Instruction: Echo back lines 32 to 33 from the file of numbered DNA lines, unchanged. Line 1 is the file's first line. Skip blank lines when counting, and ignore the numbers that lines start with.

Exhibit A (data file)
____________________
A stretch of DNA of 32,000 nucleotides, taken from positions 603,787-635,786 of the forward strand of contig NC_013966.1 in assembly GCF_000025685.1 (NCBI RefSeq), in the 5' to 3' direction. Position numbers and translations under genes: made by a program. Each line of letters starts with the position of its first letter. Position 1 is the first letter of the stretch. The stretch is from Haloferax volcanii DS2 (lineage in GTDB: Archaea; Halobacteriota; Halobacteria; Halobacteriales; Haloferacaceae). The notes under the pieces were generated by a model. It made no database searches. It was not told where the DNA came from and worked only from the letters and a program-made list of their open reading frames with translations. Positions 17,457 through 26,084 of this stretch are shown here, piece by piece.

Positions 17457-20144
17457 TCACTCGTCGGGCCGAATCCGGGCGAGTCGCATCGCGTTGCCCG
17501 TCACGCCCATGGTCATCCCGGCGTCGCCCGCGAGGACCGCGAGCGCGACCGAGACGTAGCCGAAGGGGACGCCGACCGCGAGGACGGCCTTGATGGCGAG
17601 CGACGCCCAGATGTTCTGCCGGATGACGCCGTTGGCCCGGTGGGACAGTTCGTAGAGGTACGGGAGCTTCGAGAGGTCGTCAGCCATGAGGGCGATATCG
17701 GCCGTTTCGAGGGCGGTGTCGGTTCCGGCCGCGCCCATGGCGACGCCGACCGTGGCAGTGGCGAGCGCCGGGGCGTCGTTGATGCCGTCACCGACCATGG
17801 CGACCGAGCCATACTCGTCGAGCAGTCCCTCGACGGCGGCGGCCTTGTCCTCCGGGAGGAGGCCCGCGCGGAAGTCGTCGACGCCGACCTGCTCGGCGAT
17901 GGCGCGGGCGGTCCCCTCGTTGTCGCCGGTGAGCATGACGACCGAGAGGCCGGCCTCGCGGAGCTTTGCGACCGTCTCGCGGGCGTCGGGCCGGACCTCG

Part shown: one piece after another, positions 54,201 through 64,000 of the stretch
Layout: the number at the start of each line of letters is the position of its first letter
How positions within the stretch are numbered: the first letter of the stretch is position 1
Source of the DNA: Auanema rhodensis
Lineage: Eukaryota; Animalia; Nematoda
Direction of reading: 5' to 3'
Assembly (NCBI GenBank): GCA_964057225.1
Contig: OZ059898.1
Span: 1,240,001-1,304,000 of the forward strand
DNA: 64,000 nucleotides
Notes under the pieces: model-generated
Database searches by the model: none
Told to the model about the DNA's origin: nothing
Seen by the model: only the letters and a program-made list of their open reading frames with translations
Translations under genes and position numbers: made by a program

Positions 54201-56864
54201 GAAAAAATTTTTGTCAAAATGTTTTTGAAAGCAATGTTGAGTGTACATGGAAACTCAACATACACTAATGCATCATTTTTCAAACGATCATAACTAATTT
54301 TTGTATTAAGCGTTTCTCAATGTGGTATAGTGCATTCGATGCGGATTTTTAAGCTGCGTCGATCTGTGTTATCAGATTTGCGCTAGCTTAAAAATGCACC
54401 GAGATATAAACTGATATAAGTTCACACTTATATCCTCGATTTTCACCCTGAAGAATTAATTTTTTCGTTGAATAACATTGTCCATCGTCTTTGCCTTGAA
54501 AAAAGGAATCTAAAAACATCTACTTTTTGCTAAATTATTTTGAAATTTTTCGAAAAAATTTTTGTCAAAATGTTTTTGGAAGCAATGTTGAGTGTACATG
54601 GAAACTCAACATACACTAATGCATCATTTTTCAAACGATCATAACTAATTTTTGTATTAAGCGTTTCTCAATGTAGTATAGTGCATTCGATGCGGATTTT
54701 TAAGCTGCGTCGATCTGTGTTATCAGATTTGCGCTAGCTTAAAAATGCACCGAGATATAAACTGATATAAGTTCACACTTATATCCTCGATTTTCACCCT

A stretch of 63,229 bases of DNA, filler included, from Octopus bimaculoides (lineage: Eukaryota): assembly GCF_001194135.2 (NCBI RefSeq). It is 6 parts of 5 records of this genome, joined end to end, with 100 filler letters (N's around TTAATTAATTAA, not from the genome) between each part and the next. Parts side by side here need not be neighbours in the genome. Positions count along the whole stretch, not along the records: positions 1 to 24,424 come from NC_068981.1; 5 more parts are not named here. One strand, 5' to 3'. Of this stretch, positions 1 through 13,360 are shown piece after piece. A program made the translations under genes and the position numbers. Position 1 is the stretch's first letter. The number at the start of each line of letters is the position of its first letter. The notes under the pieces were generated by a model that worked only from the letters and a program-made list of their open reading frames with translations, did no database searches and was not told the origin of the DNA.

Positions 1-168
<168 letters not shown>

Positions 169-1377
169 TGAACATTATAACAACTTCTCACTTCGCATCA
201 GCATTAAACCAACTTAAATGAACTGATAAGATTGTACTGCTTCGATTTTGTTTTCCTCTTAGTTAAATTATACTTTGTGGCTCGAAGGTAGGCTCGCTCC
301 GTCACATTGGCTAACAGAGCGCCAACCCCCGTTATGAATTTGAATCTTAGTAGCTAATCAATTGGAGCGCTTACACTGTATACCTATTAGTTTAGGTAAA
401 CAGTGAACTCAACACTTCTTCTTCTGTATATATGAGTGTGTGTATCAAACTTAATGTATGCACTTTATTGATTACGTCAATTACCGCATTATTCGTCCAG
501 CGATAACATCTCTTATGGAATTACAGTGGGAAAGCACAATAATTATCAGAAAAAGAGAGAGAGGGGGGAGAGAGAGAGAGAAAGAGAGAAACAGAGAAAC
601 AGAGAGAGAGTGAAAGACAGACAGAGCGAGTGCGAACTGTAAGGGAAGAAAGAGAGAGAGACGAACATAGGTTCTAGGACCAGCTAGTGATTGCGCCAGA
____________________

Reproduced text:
Positions 1-168
<168 letters not shown>